By David Ovalle
From Miami Herald
Davonta Barnes, 22, of Miami Gardens, was booked into a Miami-Dade jail Thursday night on three counts of first-degree murder and 20 counts of attempted murder, records show. He is being held without bond.
His was the first arrest made so far for the May 30 shooting at the El Mula banquet hall that shocked South Florida.
That early morning, a crowd had gathered for a rap show at El Mula, 7630 NW 186th St., when gunmen opened fire. Surveillance video showed the crowd scattering in panic as people crumpled to the ground wounded, with puffs of dust exploding in the air from bullets hitting the walls outside the venue.
Killed in the shooting were Desmond Owens and Clayton Dillard III, both 26, and Shankquia Lechelle Peterson, 32.
Miami-Dade police later said at least three gunmen in ski masks and hoodies had gotten out of a stolen white Nissan Pathfinder and opened fire on the crowd. They rushed back to the SUV and drove off as others in the parking lot returned fire.
The stolen SUV was later found in a canal in the area of Northwest 154th Street and Second Avenue.
Investigators said during a news conference that the targeted attack was connected to an ongoing rivalry between two groups.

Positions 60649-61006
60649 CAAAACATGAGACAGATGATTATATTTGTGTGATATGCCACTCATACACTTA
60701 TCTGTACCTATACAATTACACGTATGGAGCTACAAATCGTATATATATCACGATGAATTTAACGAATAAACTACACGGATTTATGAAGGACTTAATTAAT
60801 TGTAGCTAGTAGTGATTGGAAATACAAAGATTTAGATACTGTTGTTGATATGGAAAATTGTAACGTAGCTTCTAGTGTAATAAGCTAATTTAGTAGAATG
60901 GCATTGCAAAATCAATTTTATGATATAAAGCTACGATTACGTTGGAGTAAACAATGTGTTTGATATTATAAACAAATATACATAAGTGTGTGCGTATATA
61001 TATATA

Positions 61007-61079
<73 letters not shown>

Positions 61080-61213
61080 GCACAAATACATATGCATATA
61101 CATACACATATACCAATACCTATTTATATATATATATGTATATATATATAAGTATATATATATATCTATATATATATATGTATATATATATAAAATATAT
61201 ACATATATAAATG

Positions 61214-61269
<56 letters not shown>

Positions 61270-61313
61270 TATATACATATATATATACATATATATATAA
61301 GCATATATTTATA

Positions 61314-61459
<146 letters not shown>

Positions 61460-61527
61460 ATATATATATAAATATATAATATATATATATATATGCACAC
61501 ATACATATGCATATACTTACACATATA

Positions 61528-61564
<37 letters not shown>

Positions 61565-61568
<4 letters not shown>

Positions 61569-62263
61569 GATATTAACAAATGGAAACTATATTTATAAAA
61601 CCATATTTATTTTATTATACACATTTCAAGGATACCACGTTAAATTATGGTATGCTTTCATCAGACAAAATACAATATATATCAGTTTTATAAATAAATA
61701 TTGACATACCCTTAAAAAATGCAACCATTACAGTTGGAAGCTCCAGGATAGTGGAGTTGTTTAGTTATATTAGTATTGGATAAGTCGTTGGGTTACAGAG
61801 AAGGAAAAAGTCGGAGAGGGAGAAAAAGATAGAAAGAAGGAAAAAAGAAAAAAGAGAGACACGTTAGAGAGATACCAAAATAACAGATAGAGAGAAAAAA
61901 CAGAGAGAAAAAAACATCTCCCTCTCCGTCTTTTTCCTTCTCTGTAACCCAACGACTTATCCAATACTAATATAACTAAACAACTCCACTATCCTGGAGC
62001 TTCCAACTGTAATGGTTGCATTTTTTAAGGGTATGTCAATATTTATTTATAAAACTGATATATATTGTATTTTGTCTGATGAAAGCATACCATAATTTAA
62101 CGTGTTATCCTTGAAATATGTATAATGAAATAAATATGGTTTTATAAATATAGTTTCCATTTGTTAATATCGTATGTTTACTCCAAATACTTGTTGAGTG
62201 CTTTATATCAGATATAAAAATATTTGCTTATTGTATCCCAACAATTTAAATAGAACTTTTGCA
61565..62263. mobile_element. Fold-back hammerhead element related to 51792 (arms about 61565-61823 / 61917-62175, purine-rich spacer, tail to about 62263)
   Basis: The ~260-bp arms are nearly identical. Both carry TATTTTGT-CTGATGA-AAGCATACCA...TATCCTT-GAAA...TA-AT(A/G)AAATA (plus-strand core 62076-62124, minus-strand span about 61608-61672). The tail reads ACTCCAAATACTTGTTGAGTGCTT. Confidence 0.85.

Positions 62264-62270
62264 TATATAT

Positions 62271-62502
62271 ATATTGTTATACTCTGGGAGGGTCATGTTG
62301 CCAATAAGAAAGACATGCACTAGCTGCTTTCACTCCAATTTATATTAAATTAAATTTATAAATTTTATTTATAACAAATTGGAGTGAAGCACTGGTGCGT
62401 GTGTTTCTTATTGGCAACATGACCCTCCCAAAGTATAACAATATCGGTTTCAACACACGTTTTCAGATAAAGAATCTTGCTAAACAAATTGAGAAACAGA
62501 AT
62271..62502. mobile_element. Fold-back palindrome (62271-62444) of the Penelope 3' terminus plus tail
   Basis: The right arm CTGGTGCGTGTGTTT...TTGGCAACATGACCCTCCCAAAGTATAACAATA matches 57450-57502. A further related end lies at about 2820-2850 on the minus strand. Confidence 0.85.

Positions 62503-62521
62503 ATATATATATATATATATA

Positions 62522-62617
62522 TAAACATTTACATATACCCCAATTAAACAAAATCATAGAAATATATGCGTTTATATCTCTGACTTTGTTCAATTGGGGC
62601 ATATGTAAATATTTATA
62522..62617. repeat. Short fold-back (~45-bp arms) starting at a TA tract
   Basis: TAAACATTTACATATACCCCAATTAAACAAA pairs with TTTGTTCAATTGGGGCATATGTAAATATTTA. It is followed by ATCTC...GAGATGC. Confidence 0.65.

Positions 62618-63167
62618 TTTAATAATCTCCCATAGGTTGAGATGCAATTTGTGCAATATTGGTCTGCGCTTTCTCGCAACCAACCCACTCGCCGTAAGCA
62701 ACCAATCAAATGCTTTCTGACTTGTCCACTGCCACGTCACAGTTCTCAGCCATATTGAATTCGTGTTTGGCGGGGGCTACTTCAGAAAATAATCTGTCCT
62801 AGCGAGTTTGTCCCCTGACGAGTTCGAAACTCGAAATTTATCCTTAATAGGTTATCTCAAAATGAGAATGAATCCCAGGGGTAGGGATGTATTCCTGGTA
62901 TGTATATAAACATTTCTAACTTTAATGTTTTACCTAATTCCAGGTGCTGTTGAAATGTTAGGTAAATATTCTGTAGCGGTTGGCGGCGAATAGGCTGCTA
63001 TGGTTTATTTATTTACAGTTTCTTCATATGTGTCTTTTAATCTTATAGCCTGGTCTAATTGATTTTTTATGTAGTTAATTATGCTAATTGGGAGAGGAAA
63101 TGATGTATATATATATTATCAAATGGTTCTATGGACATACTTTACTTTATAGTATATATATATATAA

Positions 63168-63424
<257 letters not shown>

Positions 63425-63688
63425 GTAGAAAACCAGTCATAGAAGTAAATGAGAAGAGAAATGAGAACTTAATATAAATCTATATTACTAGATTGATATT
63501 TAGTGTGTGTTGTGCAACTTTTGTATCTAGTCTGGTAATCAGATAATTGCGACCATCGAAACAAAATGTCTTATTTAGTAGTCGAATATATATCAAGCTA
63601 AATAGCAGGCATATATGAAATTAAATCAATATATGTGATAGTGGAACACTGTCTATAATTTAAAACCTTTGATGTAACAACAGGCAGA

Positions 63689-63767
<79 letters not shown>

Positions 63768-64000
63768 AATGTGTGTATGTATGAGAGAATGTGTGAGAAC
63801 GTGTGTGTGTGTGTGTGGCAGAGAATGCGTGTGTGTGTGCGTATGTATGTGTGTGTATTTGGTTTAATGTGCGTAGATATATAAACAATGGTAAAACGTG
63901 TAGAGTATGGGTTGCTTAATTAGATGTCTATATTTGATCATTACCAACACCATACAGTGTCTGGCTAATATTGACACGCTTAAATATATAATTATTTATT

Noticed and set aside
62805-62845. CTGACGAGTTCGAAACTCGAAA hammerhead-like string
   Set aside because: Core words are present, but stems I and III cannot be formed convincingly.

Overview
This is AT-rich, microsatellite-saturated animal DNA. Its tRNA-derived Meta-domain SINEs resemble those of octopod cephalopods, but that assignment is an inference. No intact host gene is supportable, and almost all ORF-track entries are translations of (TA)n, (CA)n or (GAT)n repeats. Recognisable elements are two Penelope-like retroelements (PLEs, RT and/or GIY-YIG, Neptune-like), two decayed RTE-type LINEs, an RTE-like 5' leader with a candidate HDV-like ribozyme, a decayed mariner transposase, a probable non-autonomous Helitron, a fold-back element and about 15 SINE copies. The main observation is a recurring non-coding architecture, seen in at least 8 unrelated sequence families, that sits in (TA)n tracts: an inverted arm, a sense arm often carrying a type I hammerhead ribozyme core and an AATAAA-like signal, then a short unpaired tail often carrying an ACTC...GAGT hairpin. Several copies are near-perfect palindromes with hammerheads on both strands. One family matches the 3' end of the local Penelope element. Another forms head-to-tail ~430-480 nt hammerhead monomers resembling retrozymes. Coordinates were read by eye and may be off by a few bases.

Police believe Barnes acted as a suspected lookout for the men who opened fire on the crowd.
According to a police arrest report, Barnes was picked up for questioning Thursday and confessed he was with the attackers before the shooting. “He saw at least one of the subjects was armed with a firearm,” according to an arrest report.
Police said Barnes confessed he was part of a group that was looking to kill a specific man who was going to be at the show. Barnes admitted “he drove to the location of the shooting, in his mother’s Nissan Altima, acted as a lookout just before the shooting, and reported back to the other subjects whether [the intended target] was present at the location,” the report said.
Barnes was not accused of firing any weapons.
The mass shooting at El Mula was among a slew of high-profile shootings in public spaces in May and June.
Among them were a wild car chase-and-shooting near a Miami casino, a mass shooting in Wynwood that left one dead and six wounded, the murder of the son of a former state senator, and a shooting outside a swank South Beach restaurant that ended in one man paralyzed and a rapper behind bars.
The spate of violence spurred Miami-Dade and other police departments to launch “Operation Summer Heat,” which was described as a crackdown on violent criminals and guns.
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